Obama Defends Clean Coal, Tells Renewables Activist "Don't Be Stubborn"

In early February to little fanfare, President Obama created a task force on Carbon Capture and Storage. The purpose? A strategy to speed up clean coal development. The President hopes to have five to 10 commercial clean coal demonstration projects up and going by 2016. If you are the type that has thought clean coal is an oxymoron, it is enlightening to hear Obama's unscripted comments on clean coal (and also solar and wind) at a recent Gen44 event. In an exchange with 1sky organizer and activist Gillian Caldwell, President Obama seems genuinely convinced of the merits of clean coal. The audio is poor, so here's a transcript:


"It's got to be renewable energy. No more clean coal. [Inaudible: It's a unicorn. It doesn't exist.]"


"No, no, no... I disagree with you. I disagree with you. I'm going to defend... We are not going to get all our energy from wind and solar in the next 20 years..."

Caldwell: "Can't the market do it? Can't the market make the investment? [Inaudible: It's hundreds of billions (of dollars we'd be investing in "clean coal" in the House version of the bill)]."

Obama: "They can't do it. The technology's not there. I've got a nuclear physicist as my Department of Energy who cares more about climate change than anything and he will tell you you can't get it done just through that - so you've got to have a transition period and do all this other stuff. Don't be stubborn about it!


"It's about getting the votes [inaudible: in Congress isn't it?]"


"This is not a votes matter, This is a technological matter. It really is. I mean, I've looked at it."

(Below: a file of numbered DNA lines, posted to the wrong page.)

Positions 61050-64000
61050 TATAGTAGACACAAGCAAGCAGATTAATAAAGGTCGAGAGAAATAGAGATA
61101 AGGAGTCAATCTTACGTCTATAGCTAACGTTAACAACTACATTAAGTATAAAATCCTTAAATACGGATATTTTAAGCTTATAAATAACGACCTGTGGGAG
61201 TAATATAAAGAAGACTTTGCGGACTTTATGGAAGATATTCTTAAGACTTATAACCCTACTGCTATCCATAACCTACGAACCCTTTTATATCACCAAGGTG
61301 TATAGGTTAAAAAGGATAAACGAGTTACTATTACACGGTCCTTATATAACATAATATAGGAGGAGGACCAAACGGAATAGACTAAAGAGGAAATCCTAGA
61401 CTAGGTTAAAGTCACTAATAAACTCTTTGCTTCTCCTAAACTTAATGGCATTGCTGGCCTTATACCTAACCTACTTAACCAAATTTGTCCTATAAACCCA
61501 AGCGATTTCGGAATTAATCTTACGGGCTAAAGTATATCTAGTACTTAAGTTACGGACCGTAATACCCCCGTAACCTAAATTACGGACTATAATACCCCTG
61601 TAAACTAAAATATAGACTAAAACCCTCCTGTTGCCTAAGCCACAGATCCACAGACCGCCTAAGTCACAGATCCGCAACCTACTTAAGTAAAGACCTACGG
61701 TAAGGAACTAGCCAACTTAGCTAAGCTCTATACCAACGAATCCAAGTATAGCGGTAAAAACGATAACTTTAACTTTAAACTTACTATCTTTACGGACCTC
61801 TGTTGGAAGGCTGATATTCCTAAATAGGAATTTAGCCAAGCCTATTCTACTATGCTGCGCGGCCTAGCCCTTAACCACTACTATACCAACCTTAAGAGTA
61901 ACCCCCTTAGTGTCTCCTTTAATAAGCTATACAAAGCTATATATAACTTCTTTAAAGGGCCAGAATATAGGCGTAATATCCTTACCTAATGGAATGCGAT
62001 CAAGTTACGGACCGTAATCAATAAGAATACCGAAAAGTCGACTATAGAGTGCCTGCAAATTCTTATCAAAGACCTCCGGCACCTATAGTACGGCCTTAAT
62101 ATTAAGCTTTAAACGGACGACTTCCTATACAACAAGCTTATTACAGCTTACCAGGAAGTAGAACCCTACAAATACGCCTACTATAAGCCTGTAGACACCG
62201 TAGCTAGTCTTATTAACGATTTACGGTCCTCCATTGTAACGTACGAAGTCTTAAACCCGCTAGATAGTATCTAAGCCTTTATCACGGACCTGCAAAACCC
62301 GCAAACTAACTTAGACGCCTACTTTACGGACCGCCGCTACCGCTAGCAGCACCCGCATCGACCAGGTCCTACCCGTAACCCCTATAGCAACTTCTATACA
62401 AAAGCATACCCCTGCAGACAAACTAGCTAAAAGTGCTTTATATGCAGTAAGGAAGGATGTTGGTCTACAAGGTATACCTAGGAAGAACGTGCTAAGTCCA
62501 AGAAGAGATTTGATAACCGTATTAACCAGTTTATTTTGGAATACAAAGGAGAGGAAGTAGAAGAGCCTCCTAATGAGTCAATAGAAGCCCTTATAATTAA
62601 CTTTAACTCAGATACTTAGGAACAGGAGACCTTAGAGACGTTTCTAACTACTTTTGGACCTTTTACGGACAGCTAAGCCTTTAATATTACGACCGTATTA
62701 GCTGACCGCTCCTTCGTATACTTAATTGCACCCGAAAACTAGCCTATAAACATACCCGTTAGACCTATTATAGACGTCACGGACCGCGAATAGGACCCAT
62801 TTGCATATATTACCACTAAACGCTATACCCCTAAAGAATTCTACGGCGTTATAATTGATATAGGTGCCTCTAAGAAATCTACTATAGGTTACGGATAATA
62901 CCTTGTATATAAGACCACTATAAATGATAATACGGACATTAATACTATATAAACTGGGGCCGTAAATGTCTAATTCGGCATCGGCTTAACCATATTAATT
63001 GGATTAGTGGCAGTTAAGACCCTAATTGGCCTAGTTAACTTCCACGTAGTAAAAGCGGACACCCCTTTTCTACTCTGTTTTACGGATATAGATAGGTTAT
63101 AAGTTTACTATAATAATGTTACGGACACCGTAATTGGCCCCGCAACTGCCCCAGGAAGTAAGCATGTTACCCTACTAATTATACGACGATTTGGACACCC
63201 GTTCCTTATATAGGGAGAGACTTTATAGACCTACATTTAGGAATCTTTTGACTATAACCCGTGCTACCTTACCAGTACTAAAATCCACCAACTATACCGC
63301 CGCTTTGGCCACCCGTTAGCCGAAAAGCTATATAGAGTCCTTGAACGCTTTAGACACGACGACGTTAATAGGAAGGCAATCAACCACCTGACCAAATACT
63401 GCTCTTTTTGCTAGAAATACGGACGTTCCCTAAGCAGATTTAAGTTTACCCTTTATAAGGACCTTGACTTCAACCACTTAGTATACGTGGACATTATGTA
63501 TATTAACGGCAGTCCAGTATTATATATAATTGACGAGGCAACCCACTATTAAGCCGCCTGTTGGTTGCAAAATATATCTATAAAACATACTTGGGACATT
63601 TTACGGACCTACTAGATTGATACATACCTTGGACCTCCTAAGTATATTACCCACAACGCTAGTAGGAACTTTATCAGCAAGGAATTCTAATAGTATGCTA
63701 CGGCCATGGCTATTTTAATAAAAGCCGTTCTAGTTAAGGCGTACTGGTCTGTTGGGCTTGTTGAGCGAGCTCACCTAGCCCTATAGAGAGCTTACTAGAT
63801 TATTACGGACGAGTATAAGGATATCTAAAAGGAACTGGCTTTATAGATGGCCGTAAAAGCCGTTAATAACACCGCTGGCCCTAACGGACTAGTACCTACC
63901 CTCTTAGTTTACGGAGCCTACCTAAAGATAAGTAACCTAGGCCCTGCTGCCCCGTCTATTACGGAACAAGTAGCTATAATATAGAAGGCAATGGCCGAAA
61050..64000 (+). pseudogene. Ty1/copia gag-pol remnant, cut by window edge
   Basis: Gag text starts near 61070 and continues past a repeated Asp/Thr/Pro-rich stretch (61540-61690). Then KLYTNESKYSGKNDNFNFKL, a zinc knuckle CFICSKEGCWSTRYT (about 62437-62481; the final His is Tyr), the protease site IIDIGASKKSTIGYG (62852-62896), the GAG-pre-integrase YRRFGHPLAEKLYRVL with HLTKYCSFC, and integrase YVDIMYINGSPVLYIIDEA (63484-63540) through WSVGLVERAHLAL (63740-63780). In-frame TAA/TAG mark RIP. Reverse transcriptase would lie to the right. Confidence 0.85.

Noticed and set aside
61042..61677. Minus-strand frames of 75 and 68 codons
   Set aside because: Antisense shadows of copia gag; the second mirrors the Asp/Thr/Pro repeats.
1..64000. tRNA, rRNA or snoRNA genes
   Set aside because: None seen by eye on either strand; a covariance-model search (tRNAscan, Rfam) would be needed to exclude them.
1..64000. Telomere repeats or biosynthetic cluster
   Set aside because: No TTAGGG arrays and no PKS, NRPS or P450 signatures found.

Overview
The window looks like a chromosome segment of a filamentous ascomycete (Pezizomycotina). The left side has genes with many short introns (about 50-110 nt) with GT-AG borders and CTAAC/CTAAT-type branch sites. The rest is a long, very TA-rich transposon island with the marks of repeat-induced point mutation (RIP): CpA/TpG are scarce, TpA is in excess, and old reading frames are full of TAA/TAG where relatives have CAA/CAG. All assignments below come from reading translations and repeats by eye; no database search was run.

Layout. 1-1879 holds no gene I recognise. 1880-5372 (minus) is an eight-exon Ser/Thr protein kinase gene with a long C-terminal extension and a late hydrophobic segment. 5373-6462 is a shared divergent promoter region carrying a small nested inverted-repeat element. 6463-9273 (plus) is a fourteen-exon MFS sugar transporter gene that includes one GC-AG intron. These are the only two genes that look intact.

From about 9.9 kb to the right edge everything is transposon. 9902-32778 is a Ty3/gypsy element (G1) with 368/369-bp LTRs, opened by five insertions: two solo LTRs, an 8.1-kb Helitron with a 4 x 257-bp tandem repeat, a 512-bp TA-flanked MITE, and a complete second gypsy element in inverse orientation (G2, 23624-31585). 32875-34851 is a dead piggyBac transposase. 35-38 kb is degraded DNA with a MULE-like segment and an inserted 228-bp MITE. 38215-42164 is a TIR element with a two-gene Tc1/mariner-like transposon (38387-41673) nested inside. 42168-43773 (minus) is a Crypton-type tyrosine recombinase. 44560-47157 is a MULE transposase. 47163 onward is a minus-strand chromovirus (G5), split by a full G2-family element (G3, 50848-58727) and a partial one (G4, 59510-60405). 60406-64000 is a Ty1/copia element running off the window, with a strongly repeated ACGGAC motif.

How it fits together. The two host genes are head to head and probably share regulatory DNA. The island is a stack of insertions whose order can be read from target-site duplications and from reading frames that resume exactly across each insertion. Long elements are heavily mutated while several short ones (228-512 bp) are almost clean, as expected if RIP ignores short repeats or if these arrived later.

"We're running a national campaign on it and people are really upset about this..."


"I know, look. I know everybody's... you know, if I could do it all with wind and solar I would! We can't. Not yet. But we can ramp it up. That's what we're working on."

O.K., Obama says he believes clean coal and CCS is part of "all this other stuff" we have to do while making a transition to clean energy. Meanwhile, with five more years of task force work and demonstration projects put a dent in coal's monstrously large climate footprint? Here's what a Department of Energy roadmap published in 2007 and quoted recently at Solve Climate had to say:

"As a technology and a research discipline, carbon sequestration is in its infancy."

Perhaps Obama's plans for investment will take clean coal to teenagerhood. And perhaps it won't be as expensive as some people are saying, while if clean coal becomes a required technology, renewables will start to look better and better.

Here's a link to the memorandum on A Comprehensive Federal Strategy on Carbon Capture and Storage.

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